in benito cereno
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The deposition marks a decisive shift in tone. Gone is the poetic language, the complex symbolic texture of the tale. Instead, we have the appearance of a bona fide testimony. But, again, this is only an appearance. The testimony tells one side of the tale - Cereno's - and pretends that this account passes for the whole truth. Some feel that it does, but perhaps there is another tale lurking between the lines of "Benito Cereno." Perhaps the deposition's insistence on tying things up ever so nicely is a mask, concealing the uncertainty at the heart of the tale.
The deposition contains a great deal of information that reflects back on the rest of the narrative, small details that enrich the tale even further. For instance, there is the suggestion of cannibalism in the disposal of Aranda's body. We also learn that the original figurehead of the San Dominick was of "Christopher Colon" - that is, Christopher Columbus. This image aligns "Benito Cereno" as a kind of counter-narrative to the Edenic imagery often identified with accounts of racial encounters in America. The San Dominick is a "New World" of sorts, and Delano a guileless explorer of it. Race is not nearly as simple as his prejudice leads him to expect. Perhaps Melville wants to suggest that the reader, like Delano, is an explorer in a familiar territory, hopefully learning more than Delano does about the feebleness of racial stereotypes. After all, Melville wrote "Benito Cereno" while America prepared to fight the Civil War, struggling with itself and its own racist imagination.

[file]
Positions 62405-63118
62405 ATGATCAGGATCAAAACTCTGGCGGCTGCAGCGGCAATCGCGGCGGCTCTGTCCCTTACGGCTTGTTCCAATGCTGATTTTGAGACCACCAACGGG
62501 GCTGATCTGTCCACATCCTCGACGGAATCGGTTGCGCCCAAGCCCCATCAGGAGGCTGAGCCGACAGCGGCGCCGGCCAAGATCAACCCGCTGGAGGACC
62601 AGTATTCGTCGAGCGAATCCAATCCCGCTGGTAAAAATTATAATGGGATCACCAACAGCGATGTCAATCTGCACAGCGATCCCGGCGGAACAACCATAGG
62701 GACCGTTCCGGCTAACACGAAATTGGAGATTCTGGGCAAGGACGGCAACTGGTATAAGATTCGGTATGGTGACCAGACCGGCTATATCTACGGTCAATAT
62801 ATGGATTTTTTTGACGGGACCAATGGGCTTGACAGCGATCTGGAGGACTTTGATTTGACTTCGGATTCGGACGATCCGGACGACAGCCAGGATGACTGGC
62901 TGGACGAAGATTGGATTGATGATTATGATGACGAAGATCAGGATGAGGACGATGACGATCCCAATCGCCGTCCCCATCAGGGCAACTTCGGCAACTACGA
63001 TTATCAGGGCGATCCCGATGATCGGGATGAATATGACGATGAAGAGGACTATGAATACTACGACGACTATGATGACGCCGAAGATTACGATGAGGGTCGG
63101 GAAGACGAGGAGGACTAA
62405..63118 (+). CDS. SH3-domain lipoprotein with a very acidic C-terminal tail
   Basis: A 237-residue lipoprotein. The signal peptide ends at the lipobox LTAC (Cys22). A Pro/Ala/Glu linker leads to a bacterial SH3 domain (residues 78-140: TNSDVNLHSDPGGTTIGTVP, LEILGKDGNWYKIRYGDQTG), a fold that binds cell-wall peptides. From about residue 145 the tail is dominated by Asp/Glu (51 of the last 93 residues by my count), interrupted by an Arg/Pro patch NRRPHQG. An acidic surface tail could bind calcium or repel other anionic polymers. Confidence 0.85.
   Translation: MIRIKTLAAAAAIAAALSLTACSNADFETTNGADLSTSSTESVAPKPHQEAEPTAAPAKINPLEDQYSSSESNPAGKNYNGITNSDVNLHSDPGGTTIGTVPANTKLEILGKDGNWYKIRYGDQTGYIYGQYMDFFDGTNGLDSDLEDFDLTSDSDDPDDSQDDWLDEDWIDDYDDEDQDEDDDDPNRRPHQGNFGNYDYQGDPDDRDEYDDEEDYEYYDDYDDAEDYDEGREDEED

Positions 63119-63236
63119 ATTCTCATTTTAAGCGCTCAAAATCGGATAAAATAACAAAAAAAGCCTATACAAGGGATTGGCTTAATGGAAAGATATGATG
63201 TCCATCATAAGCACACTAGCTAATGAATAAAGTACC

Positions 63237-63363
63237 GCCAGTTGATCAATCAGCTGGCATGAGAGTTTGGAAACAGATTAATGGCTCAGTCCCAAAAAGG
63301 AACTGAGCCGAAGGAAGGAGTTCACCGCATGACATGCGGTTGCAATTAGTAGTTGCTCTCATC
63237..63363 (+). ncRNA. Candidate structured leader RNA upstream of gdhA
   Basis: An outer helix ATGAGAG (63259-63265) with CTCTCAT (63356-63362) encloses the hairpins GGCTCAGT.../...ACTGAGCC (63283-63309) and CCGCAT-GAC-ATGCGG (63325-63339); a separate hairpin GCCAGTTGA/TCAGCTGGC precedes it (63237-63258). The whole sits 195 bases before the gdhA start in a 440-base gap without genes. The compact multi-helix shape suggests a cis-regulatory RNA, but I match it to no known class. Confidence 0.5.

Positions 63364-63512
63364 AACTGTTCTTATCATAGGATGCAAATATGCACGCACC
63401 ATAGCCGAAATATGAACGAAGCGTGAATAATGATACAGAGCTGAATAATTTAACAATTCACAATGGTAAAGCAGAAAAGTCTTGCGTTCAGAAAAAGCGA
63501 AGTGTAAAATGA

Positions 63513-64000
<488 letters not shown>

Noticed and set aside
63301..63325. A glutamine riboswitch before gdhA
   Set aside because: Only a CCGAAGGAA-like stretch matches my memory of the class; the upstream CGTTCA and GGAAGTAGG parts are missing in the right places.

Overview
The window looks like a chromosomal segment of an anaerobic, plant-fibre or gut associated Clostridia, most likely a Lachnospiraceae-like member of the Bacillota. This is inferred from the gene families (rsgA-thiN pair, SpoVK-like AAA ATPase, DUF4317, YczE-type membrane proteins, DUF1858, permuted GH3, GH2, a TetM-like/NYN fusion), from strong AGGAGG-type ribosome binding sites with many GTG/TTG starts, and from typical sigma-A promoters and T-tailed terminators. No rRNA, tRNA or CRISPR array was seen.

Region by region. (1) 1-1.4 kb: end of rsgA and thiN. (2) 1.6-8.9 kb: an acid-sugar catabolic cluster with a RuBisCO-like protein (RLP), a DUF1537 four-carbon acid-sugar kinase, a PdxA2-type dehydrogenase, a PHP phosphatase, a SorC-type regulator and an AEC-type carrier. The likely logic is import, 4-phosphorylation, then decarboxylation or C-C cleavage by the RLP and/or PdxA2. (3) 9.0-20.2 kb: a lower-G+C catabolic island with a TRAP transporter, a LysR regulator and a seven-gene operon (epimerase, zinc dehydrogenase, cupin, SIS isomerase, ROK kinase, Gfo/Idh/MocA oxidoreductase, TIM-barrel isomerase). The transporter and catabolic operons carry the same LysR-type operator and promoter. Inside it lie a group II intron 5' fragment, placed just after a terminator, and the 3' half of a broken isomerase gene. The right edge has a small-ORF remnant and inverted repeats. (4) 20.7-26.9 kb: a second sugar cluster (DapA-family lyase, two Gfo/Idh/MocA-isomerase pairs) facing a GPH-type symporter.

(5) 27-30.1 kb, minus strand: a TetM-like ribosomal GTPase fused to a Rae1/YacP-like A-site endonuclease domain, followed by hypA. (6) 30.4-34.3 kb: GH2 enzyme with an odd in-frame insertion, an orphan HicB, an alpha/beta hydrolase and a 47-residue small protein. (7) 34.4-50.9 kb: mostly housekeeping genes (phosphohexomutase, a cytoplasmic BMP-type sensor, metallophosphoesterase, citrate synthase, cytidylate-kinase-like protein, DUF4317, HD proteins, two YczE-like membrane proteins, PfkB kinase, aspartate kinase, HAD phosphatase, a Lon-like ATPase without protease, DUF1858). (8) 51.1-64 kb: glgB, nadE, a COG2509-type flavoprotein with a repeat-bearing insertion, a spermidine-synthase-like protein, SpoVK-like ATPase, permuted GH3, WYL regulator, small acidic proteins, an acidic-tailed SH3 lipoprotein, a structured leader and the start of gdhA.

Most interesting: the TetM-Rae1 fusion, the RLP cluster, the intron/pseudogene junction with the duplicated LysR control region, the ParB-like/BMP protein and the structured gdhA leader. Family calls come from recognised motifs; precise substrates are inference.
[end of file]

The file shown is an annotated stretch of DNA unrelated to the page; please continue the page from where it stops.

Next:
Following the deposition, there is a brief but very important exchange between Cereno and Delano. Cereno lies dying of the memory of his ordeal on the San Dominick, and Delano says, "The past is passed; why moralize upon it?" Delano has not been fazed; his opinions hold fast. Perhaps he simply loathes blacks now, instead of simply loving them - certainly his basic character is unaltered. The moral implications of his own beliefs are beyond him.
Cereno, on the other hand, knows very well the implications of his experience. When Delano asks him, "What has cast such a shadow upon you?" and Cereno replies, "The negro," he is not referring merely to Babo. The whole complex difficulty of slavery and mastery weigh on Cereno; he has seen the horror upon which his civilization peacefully slumbers; he knows that beneath the grinning facade of a servant there is hidden a Babo, capable of genius in his passion to be free. The final, wonderful image of the tale - Babo's head fitted on a pike, still capable of casting a shadow over Cereno's life - is perhaps the most truthful mask of all: the eloquence of the silenced suffering of a race, unheard by Delano, but deafeningly loud to those, like Cereno, who have ears with which to hear it.
The deposition adds to the plot.